According to the U.S. Census Bureau report, “Statistics of U.S. Businesses Employment and Payroll Summary: 2012,” (released February 2015), small businesses employ more than 39 million people. Based on MetLife estimates, about half of today’s 4 million small business employers in the U.S. offer employee benefits.

Like their larger counterparts, businesses with 100 employees or less struggle to attract and keep employees. The challenge of balancing cost concerns with employee needs falls on companies of all sizes, but is much more daunting to small business owners.

Small business owners also have limited resources, making it challenging to identify and manage affordable benefits options and packages. Plus, they tend to be more focused on their business and have neither the time nor the inclination to become experts in benefits options and regulations. Still, small business owners should be providing the most attractive, useful benefits possible to their employees. These employer clients need help understanding which products are best for their employees — and where to find them.

“Small business owners don’t have a staff of people whose job it is to shop for benefits — they’re doing it themselves,” says Jessica Moser VP, Regional & Small Business Strategy at MetLife. “They need simplicity and choices.”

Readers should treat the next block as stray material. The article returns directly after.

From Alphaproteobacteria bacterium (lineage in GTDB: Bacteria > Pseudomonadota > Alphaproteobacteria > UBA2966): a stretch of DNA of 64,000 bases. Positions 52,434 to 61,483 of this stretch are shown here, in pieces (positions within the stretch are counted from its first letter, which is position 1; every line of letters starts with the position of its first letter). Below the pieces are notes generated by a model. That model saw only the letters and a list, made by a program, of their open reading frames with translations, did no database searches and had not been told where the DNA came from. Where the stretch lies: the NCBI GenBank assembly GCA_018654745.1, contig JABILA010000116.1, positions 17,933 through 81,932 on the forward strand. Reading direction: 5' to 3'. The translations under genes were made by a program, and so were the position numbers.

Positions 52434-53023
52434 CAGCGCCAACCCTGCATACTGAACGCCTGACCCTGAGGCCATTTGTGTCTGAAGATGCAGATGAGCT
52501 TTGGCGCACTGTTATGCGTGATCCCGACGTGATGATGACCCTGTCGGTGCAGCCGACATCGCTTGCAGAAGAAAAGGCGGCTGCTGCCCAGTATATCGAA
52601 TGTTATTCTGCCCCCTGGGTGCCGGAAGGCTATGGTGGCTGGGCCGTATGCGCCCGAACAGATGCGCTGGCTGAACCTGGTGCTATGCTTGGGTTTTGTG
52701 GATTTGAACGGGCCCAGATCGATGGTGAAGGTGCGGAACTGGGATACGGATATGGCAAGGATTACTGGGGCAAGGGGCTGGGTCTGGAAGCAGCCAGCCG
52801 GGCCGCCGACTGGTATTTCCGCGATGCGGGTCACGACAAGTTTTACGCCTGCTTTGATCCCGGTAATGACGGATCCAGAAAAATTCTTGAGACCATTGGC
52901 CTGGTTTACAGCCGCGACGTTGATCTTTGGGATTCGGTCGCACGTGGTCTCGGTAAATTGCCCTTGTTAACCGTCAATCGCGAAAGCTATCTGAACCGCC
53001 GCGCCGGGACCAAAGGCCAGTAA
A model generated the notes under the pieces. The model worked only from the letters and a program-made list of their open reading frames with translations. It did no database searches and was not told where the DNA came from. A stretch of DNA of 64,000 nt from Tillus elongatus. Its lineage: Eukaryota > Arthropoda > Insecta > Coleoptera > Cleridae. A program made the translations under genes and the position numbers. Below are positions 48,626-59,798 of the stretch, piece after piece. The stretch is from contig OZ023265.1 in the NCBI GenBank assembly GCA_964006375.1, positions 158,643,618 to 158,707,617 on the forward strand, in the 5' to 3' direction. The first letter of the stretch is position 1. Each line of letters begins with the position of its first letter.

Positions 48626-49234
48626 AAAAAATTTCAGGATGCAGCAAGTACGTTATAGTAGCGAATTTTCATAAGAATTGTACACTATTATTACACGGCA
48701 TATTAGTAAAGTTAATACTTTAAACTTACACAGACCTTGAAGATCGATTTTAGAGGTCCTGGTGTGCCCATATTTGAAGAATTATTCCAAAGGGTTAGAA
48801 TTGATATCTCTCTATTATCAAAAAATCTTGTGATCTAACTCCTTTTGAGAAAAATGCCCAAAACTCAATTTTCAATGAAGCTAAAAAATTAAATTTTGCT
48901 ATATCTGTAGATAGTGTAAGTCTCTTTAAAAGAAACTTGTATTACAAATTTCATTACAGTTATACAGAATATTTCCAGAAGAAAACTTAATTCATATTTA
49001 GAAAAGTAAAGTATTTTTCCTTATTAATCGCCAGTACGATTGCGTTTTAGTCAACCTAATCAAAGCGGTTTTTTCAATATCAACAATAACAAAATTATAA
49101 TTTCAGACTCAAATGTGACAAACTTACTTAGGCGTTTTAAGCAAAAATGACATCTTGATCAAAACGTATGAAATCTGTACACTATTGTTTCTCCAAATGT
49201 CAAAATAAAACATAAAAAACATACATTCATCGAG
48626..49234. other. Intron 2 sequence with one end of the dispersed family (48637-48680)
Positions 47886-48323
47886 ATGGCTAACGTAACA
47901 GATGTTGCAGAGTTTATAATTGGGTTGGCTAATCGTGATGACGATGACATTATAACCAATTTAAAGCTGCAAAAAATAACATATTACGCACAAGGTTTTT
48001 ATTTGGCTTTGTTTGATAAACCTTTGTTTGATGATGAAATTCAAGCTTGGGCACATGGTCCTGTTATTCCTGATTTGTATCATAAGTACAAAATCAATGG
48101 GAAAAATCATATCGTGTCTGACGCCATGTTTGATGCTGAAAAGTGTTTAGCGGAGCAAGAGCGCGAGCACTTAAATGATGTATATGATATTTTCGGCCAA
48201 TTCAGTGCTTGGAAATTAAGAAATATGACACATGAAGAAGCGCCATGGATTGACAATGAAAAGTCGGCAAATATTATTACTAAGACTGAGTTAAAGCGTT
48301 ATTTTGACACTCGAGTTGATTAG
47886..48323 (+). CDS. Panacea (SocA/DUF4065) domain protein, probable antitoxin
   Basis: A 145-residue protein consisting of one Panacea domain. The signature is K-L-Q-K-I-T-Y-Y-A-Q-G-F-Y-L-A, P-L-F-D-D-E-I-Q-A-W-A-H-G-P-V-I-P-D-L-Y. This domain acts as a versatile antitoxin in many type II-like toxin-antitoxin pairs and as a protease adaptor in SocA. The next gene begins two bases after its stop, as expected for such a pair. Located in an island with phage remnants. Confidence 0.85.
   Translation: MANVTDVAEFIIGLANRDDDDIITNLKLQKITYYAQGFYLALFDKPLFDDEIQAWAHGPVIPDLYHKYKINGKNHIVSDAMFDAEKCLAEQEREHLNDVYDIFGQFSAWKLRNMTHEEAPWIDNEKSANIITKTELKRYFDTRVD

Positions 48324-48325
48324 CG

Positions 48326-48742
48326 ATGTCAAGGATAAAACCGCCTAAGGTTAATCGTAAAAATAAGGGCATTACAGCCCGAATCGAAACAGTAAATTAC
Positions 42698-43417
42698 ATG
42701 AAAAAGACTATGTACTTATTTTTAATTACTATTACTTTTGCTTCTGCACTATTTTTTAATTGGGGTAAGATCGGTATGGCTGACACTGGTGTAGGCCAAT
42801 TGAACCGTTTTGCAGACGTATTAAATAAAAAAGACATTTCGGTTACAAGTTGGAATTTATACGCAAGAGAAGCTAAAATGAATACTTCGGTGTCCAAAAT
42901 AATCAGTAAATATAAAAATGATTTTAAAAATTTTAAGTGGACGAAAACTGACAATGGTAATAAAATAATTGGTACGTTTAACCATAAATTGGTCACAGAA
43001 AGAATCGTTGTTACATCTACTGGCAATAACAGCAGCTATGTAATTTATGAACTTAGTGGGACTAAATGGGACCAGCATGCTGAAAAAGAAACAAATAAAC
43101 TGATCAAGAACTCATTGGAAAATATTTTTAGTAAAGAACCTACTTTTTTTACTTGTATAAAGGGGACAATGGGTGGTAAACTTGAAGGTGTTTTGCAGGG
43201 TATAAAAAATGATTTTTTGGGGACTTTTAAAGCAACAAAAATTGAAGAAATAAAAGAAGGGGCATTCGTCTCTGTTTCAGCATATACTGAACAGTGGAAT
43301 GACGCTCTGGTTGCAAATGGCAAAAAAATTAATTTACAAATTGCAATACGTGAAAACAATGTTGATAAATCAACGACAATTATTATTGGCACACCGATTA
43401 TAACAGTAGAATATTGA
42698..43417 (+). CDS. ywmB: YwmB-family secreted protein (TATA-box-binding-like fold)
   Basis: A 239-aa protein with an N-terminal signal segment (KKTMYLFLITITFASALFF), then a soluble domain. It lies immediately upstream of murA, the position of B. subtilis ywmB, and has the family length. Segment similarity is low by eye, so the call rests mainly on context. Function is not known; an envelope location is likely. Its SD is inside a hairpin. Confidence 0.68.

Here’s what brokers need to succeed

The needs of today’s employers are elevating the broker’s role. More than just finding the best price, brokers are being called upon for their knowledge and expert guidance. Yet it’s not always easy for brokers to maintain long-lasting connections with their small business clients. The small business market tends to be transactional, with brokers needing to accumulate a larger quantity of accounts than if they were dealing with larger companies, Moser says.

“In order to succeed, brokers need a way to conduct a high volume of business and still create a personalized, consultative experience for their small business clients,” she says.

If brokers can get in front of the small business owner, that is.

Time is a commodity that small business owners protect, Moser warns. Employers may be reluctant to share business information without first establishing a relationship. In order to honestly divulge their business struggles and needs, they must trust their broker, she adds.

In the end, brokers need to set themselves apart. Brokers who want to differentiate themselves within the small business space should connect with small businesses by demonstrating an understanding of their challenges and the ways that benefits can help the company’s bottom line, says Moser.

“Small businesses want cost-effective benefits packages and solutions that make administration simple, yet many business owners don’t believe that’s possible,” she says.

See also:

5 things that keep small business owners up at night, and how benefits brokers can help

Many brokers are just as doubtful. While technology can certainly help manage accounts, brokers still have to do the legwork of sourcing right-sized benefits options tailored to each employer’s needs.